Is Mare of Easttown Based on a True Story?

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·5 min read
Is Mare of Easttown Based on a True Story?
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The HBO limited series Mare of Easttown, tells a story that could have been ripped from the headlines—but instead found its real-life inspiration in more subtle ways.

The drama stars Kate Winslet as Mare Sheehan, a Pennsylvania detective—the only one in her small police station—whose town is gripped by the unsolved murder of a young mother as well as an ongoing investigation into a growing number of missing women. Mare’s troubles don’t stay at work, though there are plenty there; she’s grappling with the loss of her son, dealing with her ex-husband’s impending next marriage, and trudging through the daily indignities of sharing a roof with three generations of family members. Other familiar faces appearing on the series include Jean Smart, Evan Peters, Julianne Nicholson, Guy Pearce, and Sosie Bacon.

The series has been nominated for 16 Emmy Awards, including a nod for Kate Winslet for Outstanding Lead Actress in a Limited or Anthology Series or Movie, a nomination for Jean Smart for Outstanding Supporting Actress in a Limited or Anthology Series or Movie, and Outstanding Writing in the same category.

So, where did creator and producer Brad Ingelsby—who wrote The Way Back and Our Friend—find inspiration for the seven-part series? You’ll be surprised.

It’s not true crime.

Photo credit: Sarah Shatz/HBO
Photo credit: Sarah Shatz/HBO

“As a fan of true crime stories, I may have poached a few things over the years,” Ingelsby tells Town & Country, “but there wasn’t one particular case that was the inspiration for what you see on the series. It was really just about how we could have a crime that felt like it could generate the most conflict within a small community.”

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The incident that kicks off the series’ mystery is the murder of a young woman named Erin McMenamin (played by Cailee Spaeny), but the web of intrigue quickly spreads as we learn about other incidents, which may or may not be related, casting their own nefarious shadows over the town. “I think we did a good job with the plot and when you get to the end of the show, it’ll pay dividends,” Ingelsby says. “A big part of the show is the mystery—we’re constantly guessing who the killer is—but it’s also a real character piece about a woman who has to confront her grief.”

...but it is inspired by real life.

Photo credit: Sarah Shatz/HBO
Photo credit: Sarah Shatz/HBO

Ingelsby grew up in Easttown Township, Pennsylvania, just one county away from where his series is set. It’s also where the series was filmed, lending a kind of authenticity that a stand-in location never could. “A lot of it for me was wanting to tell a story about home,” Ingelsby says. “I didn’t grow up with any cops or around a murder investigation, but the rhythms and rituals of the lives of these characters are very much a part of how I grew up.”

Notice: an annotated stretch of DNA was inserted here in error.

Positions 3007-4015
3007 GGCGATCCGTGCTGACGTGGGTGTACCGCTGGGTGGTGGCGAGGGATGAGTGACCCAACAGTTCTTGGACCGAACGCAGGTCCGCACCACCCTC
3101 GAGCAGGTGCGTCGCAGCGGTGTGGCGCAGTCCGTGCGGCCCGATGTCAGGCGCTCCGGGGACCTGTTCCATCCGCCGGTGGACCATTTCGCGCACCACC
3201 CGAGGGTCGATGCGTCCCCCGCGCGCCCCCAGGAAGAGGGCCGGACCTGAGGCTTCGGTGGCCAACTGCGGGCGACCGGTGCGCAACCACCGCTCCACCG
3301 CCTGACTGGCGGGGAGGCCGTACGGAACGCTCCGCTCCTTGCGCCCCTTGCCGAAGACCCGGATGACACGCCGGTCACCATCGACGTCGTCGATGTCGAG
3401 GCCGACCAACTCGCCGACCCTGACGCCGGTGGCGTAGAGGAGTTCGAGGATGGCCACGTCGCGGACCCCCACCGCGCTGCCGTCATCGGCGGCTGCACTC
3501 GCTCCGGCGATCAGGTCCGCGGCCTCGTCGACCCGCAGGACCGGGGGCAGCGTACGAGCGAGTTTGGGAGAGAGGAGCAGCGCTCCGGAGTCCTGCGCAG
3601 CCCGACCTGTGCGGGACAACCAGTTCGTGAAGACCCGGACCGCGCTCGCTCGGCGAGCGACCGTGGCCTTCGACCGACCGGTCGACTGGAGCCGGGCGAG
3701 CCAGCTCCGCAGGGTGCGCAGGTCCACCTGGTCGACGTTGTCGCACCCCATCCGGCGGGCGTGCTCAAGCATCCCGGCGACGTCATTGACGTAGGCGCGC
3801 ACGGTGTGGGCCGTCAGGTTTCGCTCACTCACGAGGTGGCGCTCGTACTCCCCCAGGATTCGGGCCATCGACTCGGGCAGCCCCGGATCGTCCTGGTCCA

The character of Mare also has her roots in Ingelsby’s upbringing. “I had a buddy from where I grew up who was an officer at a little police station in a small Pennsylvania town,” he says, “and through my conversations with him, I became interested in this idea of a small station with a small group of officers and one detective. Then I had the character of Mare, a woman who had been a hero as a teenager but whose community is now starting to turn against her. I was trying to figure out what the story around her could be.”

Even the smallest details needed to ring true. “You’re trying to make everything so specific and that was the key with Mare,” Ingelsby says. “The audience needed to feel like they were in good hands. We knew the world and made all the details as honest as we could—all the beers on screen were Rolling Rock and Yuengling—so the audience could just sit back and enjoy.”

Creating the series required new habits.

Photo credit: Sarah Shatz/HBO
Photo credit: Sarah Shatz/HBO

Clocking in at more than seven hours, Mare of Easttown is, Ingelsby says, longer than any other project he’s written. “And with murder mysteries,” he says, “you have to stick the landing—that’s what people remember about the show. Not only does it have to be surprising, but it has to be earned.” So, while he was never previously one to write an outline for his scripts, to do Mare justice he needed to change his ways—and the process had unexpected consequences.

“Suddenly, everything I encountered in my daily life became an opportunity,” he says. “I’d see an argument outside Starbucks and wonder, is that something I could add into a scene. Your mind is always trying to snatch opportunities. It’s true of any project; once you enter a world with a character, you get greedy and want to steal whatever you can.”

Any resemblances are purely coincidental.

Photo credit: Jim Spellman - Getty Images
Photo credit: Jim Spellman - Getty Images

“Hopefully no one can look at a particular character and ask, ‘is that me?” Ingelsby says, “but there are definitely pieces of a lot of characters that I’m drawing from real life.” The true test might just happen the next time he visits Pennsylvania. “I hope if people do see some of themselves in a character, in a good way,” he says. “I’ll absolutely go home, and people will ask me those questions—hopefully just not too many of them.”

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